Along the way, I would on occasion purchase an old, worn "horse blanket" or large size Federal note. While these notes were interesting, they did not capture my imagination in the same manner as coins. It was not until I purchased an odd looking note...one of which I had never seen before, that I became enthralled with paper money. That note was a Confederate 1864 $10 note which depicted a field artillery scene with horses at full gallop pulling cannon during the Civil War. Having always had an interest in the Civil War and owning a few common swords and a Colt Army and Colt Navy pistol, along with a few other odds and ends, I I studied the note for what seemed like hours...the red color, the wonderful vignette, the handwritten serial numbers and brown ink signatures. I then began to actually think about what the note stood for..."The Confederate States of America". What a piece of history! This common T-68 captured my imagination and swept me back in time like no other coin, sword, gun or other Civil War item I had ever held. I could vividly see the troops, the suffering endured by both sides and the horror of this terrible conflict. I knew I had to have more of these...if they were available. There was no internet. I found Criswell's 1957 book on the subject along with the then current Arlie Slabaugh publication. One thing led to another, and I eventually obtained a catalog offered by Mr. Hugh Shull of Camden, South Carolina. The catalog contained a vast array of treasures, many of which I did not know were available. I ordered a few common notes from the catalog, and I was hooked! I called Mr. Shull one day and explained to him that I was a beginning collector and interested in obtaining more CSA notes. In his always polite, professional and courteous manner, he took his valued time with this person he did not know and offered some general advice and one specific instruction-"Buy the toughest issues first". Of course, I did not follow this last bit of advice; although I now know why this advice was offered. At that time, nearly all of the tougher Confederate notes could be purchased at five to ten times less than they can be purchased today. As he has with many hundreds of other collectors; Hugh Shull started me down this wonderful path, for which I am forever grateful.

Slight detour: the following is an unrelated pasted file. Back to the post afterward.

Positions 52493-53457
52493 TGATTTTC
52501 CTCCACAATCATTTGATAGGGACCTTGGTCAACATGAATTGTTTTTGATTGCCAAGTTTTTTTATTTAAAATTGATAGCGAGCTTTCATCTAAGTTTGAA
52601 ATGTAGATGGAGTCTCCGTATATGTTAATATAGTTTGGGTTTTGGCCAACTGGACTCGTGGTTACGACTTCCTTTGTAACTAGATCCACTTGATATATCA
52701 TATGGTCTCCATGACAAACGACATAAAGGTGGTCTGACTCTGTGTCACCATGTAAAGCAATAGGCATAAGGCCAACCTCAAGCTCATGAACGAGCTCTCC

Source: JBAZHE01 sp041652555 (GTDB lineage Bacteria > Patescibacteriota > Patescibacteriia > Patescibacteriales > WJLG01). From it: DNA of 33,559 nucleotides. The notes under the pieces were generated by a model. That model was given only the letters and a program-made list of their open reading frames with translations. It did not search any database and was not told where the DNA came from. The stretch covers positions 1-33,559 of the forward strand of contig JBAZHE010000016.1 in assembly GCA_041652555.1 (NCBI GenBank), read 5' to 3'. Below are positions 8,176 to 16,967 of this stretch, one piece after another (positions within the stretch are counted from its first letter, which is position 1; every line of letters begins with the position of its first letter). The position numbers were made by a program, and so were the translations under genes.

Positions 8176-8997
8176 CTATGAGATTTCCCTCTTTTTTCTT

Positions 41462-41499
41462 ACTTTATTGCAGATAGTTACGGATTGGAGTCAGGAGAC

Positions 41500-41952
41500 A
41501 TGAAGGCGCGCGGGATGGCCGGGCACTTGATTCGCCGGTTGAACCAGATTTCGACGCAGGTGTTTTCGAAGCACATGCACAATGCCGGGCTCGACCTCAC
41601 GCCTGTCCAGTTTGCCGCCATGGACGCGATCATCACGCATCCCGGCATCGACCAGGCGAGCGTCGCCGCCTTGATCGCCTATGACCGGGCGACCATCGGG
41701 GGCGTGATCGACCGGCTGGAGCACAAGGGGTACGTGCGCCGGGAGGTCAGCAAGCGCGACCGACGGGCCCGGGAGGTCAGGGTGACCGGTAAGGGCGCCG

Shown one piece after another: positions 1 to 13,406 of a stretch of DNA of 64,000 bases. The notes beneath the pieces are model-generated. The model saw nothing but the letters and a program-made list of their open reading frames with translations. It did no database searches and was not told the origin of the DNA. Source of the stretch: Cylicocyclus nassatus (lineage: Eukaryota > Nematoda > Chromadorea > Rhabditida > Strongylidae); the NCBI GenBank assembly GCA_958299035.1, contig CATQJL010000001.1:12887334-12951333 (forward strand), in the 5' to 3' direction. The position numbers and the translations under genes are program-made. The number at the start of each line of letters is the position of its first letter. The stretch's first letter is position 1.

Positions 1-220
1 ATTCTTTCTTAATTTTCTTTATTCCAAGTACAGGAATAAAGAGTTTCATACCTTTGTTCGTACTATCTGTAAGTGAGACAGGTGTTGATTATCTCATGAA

Thank you for visiting our site. We are hopeful that you locate something to add to your collection. In addition; want lists do work, so don't be bashful about sending a list of notes or items you are looking for. As with most purveyors of this material, on many occasions some of the best material goes out to someone with a want list on file...never making it to the web site or show table.